Generalized, local dry skin common among middle-aged adults, seniors
Generalized (GDS) and localized (LDS) dry skin is prevalent among middle-aged and elderly adults, a recent study has found.
The study included 5,547 participants (mean age, 70 years; 57 percent female), of whom 60 percent had dry skin. A further 20 percent of those with dry skin were severely affected and were ascertained to have GDS; the remaining had LDS.
Multivariate logistic regression analysis found that age was significantly correlated with the risk of both GDS (odds ratio [OR], 1.04, 95 percent CI, 1.03–1.05; p<0.01) and LDS (OR, 1.009, 1.003–1.016; p<0.01), as was the female sex (GDS: OR, 1.49, 1.16–1.93; LDS: OR, 1.29, 1.10–1.52; p<0.01 for both). In comparison, smoking increased the risk only of GDS (OR, 1.27, 1.02–1.57; p=0.03).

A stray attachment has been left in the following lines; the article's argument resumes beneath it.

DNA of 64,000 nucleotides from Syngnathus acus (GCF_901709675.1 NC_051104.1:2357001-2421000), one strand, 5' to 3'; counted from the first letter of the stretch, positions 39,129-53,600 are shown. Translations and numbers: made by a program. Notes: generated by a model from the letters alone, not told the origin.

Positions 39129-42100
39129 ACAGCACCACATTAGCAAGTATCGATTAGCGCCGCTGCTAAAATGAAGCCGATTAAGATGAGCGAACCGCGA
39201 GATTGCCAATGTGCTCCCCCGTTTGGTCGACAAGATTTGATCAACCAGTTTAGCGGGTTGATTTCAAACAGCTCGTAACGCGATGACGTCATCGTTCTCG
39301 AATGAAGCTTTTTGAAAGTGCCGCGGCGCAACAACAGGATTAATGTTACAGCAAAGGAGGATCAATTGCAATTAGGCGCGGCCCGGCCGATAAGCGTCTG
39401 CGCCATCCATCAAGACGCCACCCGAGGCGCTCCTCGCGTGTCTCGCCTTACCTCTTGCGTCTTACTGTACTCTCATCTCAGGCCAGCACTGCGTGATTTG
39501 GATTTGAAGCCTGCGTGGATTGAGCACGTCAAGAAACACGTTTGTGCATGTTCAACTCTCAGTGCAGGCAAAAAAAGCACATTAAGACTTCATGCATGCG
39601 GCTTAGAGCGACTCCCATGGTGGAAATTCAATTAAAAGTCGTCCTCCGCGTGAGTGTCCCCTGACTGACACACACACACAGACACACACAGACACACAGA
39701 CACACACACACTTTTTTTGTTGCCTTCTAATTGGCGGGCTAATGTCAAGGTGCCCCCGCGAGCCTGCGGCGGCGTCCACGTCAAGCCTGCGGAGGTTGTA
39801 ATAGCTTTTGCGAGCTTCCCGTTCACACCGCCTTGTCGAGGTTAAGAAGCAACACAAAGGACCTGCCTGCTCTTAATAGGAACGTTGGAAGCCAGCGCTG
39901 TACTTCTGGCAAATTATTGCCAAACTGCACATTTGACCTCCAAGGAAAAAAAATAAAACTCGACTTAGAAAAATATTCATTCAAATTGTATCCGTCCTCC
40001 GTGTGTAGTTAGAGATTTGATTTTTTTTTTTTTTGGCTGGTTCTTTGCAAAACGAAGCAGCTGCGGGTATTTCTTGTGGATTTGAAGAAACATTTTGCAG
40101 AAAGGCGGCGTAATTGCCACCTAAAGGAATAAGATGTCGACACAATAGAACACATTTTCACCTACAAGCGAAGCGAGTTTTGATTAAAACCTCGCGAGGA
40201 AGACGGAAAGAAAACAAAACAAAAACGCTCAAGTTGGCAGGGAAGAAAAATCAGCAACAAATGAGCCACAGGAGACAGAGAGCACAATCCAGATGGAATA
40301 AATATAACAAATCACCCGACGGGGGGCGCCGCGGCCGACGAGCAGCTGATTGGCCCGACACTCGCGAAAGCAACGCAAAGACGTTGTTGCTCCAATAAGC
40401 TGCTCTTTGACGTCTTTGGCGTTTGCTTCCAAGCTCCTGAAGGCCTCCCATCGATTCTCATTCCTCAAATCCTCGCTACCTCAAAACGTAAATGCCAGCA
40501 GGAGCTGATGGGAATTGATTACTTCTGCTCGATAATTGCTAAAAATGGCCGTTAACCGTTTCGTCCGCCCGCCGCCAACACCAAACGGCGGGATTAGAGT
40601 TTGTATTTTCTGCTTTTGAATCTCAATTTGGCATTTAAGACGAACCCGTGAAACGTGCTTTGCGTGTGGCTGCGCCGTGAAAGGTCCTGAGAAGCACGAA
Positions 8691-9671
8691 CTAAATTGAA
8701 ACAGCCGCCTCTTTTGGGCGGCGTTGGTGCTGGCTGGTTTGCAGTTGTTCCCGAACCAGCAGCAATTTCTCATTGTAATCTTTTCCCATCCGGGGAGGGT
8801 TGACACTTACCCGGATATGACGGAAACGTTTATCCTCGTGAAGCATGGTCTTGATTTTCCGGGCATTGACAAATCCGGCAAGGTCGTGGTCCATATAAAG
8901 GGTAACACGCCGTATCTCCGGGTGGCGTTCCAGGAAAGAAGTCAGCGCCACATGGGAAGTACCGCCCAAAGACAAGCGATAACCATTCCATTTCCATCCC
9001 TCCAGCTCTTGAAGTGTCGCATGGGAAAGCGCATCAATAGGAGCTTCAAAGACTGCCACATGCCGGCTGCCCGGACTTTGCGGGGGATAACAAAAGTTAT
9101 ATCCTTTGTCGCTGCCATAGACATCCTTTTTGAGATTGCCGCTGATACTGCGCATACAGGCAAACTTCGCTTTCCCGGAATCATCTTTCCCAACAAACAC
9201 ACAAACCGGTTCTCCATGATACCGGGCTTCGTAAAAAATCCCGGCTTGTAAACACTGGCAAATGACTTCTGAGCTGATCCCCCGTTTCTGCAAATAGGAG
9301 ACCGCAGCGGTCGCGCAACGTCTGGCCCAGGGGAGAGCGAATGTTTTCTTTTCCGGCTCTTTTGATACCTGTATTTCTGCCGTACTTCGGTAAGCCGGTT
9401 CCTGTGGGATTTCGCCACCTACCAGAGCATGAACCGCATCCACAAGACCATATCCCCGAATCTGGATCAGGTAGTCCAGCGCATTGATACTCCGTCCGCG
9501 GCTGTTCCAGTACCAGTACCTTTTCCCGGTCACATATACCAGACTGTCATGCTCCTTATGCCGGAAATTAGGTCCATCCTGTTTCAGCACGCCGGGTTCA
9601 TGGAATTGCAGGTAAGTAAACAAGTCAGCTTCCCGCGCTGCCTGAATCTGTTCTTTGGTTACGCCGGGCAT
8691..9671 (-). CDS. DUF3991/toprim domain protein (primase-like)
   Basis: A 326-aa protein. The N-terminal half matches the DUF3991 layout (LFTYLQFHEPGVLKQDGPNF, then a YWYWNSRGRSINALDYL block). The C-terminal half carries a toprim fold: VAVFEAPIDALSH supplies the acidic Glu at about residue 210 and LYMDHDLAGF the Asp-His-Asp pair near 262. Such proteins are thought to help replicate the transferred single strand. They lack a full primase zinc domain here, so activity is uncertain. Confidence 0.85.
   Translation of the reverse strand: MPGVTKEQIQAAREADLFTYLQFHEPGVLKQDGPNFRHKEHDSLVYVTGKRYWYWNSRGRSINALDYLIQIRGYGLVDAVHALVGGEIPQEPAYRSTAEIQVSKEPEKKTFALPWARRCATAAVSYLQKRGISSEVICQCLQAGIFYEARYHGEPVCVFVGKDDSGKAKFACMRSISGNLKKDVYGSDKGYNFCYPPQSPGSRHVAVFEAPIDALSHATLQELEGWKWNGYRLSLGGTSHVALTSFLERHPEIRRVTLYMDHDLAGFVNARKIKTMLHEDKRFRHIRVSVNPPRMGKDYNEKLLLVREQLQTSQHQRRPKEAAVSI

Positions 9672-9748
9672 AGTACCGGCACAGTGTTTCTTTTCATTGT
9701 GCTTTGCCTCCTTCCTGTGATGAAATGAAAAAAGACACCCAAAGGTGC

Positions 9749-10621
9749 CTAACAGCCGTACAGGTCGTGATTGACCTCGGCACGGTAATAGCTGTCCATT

Body mass index, on the other hand, was inversely associated with GDS (OR, 0.96, 0.94–0.98) and LDS (OR, 0.98, 0.97–0.99; p<0.01 for both) risks. Daily cream use shared a similar relationship with LDS risk (OR, 0.77, 0.65–0.92; p<0.01), and the same was true between self-perceived health and the likelihood of GDS (OR, 0.993, 0.987–0.999; p=0.02).
In terms of comorbidities, eczema was associated with an increased risk of both GDS (OR, 7.04, 5.92–8.37) and LDS (OR, 2.44, 1.85–3.25; p<0.01 for both). Chemotherapy had the same effect (GDS: OR, 1.69, 0.97–2.95; p=0.07; LDS: OR, 1.56, 1.05–2.32; p=0.03).
Other pertinent risk factors included having itchy skin condition, seborrheic dermatitis and diabetes, as well as taking statins and diuretics.